Hyatt stays in charge
HYATT Hotels Corporation will retain control of billionaire Clive Palmer's luxury Coolum golf resort until a court decides whether it breached its management agreement.
The decision came as staff at the resort spoke out, saying the general feeling was manager Maurice Holland had outstayed his welcome and it would in the best interests of employees for him and the Hyatt to leave as soon as possible.
But Brisbane Supreme Court Justice Roslyn Atkinson ordered that the Hyatt continue to run the hotel without interference from Mr Palmer until the conclusion of any trial into allegations it was unfit to do so.
The decision came after the Hyatt said a proposal was provided to voluntary administrator KordaMentha that Hyatt Asia Pacific Holdings Limited would provide a secured loan of $1m for working capital.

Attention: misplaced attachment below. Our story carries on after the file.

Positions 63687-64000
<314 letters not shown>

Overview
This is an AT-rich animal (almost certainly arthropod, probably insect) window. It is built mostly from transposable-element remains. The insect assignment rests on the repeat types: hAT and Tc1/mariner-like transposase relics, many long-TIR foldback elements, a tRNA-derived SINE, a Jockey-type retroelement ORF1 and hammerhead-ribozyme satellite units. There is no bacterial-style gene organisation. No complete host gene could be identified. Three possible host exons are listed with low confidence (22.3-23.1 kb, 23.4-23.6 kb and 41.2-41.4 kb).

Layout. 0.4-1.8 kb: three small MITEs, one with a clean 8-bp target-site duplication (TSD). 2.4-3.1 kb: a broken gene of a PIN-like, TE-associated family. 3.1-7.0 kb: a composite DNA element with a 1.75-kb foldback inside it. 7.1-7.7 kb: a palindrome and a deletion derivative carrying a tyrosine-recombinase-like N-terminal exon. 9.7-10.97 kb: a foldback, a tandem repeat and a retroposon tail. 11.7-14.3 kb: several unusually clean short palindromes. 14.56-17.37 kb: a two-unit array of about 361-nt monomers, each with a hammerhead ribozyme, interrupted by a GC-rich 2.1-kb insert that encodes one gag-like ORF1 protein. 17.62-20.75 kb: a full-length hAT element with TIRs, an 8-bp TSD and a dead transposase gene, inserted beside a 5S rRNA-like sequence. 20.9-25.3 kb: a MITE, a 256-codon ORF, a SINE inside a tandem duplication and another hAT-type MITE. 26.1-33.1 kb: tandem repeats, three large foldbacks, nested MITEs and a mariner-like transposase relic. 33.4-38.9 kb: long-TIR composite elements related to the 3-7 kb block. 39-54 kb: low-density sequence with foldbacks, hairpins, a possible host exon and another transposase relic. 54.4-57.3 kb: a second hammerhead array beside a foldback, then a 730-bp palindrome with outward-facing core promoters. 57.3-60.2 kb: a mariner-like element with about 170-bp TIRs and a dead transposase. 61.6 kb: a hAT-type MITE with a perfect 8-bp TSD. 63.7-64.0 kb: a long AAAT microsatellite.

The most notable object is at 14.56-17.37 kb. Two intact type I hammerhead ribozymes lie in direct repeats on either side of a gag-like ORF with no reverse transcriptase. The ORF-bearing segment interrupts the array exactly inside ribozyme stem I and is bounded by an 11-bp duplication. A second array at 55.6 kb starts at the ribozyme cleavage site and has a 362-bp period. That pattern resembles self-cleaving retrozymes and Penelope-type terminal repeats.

Its affiliate Hyatt of Australia Limited offered to postpone the payment of management fees to facilitate the continued operation of the resort by Hyatt.
KordaMentha said after the judgment that it had been relieved by the court of any personal liability for debts incurred at the resort.
"KordaMentha gave a report to the court stating that the Hyatt Regency Coolum Golf Resort and Spa was insolvent," it said.
"KordaMentha is considering an offer from Hyatt to provide working capital to continue operations at the hotel. Further submissions may be made to the court next week. KordaMentha has called a meeting of creditors on March 19."
Mr Palmer is believed to have a security team installed in an Ambassador Villa at the Hyatt Regency Coolum Golf Resort and Spa to maintain a watching brief.
In her written judgment, Justice Atkinson said Mr Palmer had so far been unable to provide a persuasive case that Hyatt Hotels Corporation had breached its terms.
No date has been set for the case to go to trial.